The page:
In an extraordinary outcome, a Tisbury town referendum on whether town restaurants should be allowed to sell beer and wine with meals ended in a tie vote this week, 690 in favor and 690 against.

Following the annual town election Tuesday, which saw a record turnout, supporters of beer and wine sales have called for a recount of the votes, citing the possibility that improperly marked ballots wound up in the count.

The machine count recorded 21 blank ballots.

It is possible that on a manual recount, votes which the machine could not read may be identified as valid.

Adding to the uncertainty, a small number of pre-marked ballots which had been used to test the voting machine before Tuesday’s vote were accidentally distributed to voters.

The vote, which was to have resolved almost three years of controversy over the move to end Tisbury’s status as a dry town, was extraordinary in several ways — it brought the largest ever turnout for a town election, the first tied result in memory, and the first possibility of an inaccurate tally due to pre-marked ballots.

A total of 1,401 voters, just over 51 per cent of those registered, turned out for the election.

“By way of comparison, we would get 800 to 900 out for a normal contested selectman’s election,” Tisbury town clerk Marion Mudge said.

The election was the talk of the Island throughout the week.

The controversy will extend for at least another 10 days pending the recount. If the result remains tied after that, the status quo will remain, and restaurant alcohol sales will not be allowed.

And beer and wine may not be the only contested result from Tuesday’s vote. Thomas Pachico said he expects to contest the selectman’s election which he lost by just 14 votes — 679 to 669 — to challenger Jeff Kristal. Here again, the pre-marked ballots could be a factor; the machine count recorded 48 blanks.

The seasoned Tisbury town clerk took full responsibility for the matter this week, which may well have been the most hectic and pressured in her own 24-year career. Ms. Mudge said the pre-marked ballots were handed out during heavy voting around mid-afternoon on Tuesday.

“Because the turnout was so large, we were running out of papers,” she said on Wednesday. One of the polling workers went looking for some more.

“I had stuck these marked ballots, which we had earlier used to test the machine, on top of a suitcase, and the poll worker then picked them up and started handing them out.

“It was my mistake. I should have put them in the suitcase, but guess I was a little hurried yesterday.”

Ms. Mudge said the pre-marked ballots were “marked all different ways” by what she called the automark machine.

She said the error was realized almost immediately when three voters brought it to the attention of the polling staff.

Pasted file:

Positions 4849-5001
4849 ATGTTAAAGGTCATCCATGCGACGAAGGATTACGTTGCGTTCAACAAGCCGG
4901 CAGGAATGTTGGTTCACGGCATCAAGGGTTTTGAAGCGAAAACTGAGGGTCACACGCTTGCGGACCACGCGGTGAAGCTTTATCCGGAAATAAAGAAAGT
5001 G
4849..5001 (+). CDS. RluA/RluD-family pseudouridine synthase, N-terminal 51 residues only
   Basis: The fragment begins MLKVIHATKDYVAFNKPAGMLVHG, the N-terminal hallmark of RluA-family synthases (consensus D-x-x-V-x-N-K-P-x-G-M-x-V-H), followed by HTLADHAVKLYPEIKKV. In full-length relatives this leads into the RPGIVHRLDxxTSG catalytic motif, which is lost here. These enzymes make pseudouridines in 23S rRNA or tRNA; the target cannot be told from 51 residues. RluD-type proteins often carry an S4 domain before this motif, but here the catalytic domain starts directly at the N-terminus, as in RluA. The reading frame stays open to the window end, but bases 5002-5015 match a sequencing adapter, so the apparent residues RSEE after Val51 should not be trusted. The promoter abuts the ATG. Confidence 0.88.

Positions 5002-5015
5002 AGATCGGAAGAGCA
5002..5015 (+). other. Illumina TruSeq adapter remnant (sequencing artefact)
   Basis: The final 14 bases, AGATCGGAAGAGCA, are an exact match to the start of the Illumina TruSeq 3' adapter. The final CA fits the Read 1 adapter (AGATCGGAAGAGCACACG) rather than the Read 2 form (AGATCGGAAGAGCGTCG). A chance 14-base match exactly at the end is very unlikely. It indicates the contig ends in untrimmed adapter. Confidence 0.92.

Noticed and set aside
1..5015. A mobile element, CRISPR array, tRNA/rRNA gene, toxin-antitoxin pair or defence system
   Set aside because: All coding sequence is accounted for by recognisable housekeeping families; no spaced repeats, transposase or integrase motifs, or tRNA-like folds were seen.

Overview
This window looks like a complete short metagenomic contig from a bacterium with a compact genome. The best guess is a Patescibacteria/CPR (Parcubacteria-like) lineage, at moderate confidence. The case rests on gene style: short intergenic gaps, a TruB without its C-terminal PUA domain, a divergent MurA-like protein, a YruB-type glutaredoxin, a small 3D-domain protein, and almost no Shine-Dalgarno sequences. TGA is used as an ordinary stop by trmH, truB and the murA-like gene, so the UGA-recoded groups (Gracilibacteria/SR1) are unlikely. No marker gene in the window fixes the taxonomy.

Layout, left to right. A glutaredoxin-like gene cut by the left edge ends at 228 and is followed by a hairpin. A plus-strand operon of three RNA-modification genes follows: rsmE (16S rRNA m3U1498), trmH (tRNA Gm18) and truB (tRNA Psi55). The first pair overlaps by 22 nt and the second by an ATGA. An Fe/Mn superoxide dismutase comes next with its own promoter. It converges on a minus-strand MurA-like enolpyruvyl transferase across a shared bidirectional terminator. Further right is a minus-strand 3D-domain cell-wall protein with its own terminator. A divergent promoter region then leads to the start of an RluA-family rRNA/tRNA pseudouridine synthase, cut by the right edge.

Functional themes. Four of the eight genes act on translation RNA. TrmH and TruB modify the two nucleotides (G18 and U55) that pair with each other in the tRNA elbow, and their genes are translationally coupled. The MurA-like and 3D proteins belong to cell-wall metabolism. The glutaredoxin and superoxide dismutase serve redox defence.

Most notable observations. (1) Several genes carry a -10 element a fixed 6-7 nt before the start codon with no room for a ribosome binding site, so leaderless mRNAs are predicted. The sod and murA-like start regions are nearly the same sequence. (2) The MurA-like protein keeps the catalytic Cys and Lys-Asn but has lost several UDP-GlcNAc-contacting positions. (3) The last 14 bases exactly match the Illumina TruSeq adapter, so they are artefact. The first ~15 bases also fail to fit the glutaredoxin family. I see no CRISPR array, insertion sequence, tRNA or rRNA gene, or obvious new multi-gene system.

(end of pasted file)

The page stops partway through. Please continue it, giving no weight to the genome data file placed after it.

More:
“One person didn’t notice it until she was back in the booth. One person noticed it immediately — she never left the table, and told us there were marks on it.

“One gentleman came to me and said he had marks on his ballot, but had used it anyway, because the marks corresponded with the way he intended to vote,” Ms. Mudge said.

“And I knew exactly what had happened as soon as I looked at the marks. You can tell if it has been hand-done or done by the machine.

“So we took the marked ballots and moved them to the side, and gave everybody that had a marked ballot a new one,” she said.

After that, staff asked everyone who deposited a ballot if it had been marked when they got it, until they were sure everyone who had been in the room at the time the mistake occurred had voted and left.

Ms. Mudge said as far as she knew, the only marked ballot used was that of the man who intended to vote that way.

“There were 10 ballots that I ran through the automark. I’m sure we got all of them back,” she said.

She said the only contest that could possibly have been affected was the beer and wine vote.

“The argument I believe that the yes side is going to make is that the test ballot was only marked on the question side. What if somebody took the ballot, marked the people, forgot to mark the questions, so didn’t turn it over and see that it was already marked and accidentally cast a ballot,” she said.

In all the other ballot questions and election choices, the margins were sufficiently wide that it could not change the outcome, she said.

A group that supported beer and wine sales formally petitioned for a recount on Wednesday. The deadline to register appeals is April 25 and nothing more will happen until then.

When the recount does take place, six people will be appointed to recount the votes and their count will be scrutinized by six people from each side.

As for the contested selectman’s election, Mr. Pachico said on Wednesday he was likely to seek a recount.

“I probably will,” he said. “I think I owe it to my supporters.”

Whatever the final outcome, he said, he wanted to record his appreciation of all those who had backed him over his past nine years as a selectman.

Tristan Israel, who served with Mr. Pachico throughout that time, and who beat off a challenge from Mr. Kristal last year, said he could not recall such a close race.

“I would like to congratulate Mr Kristal,” he said, “and thank Tom for all he did over the years.

“I hope he will remain involved in the town. His heart was always in the right place.”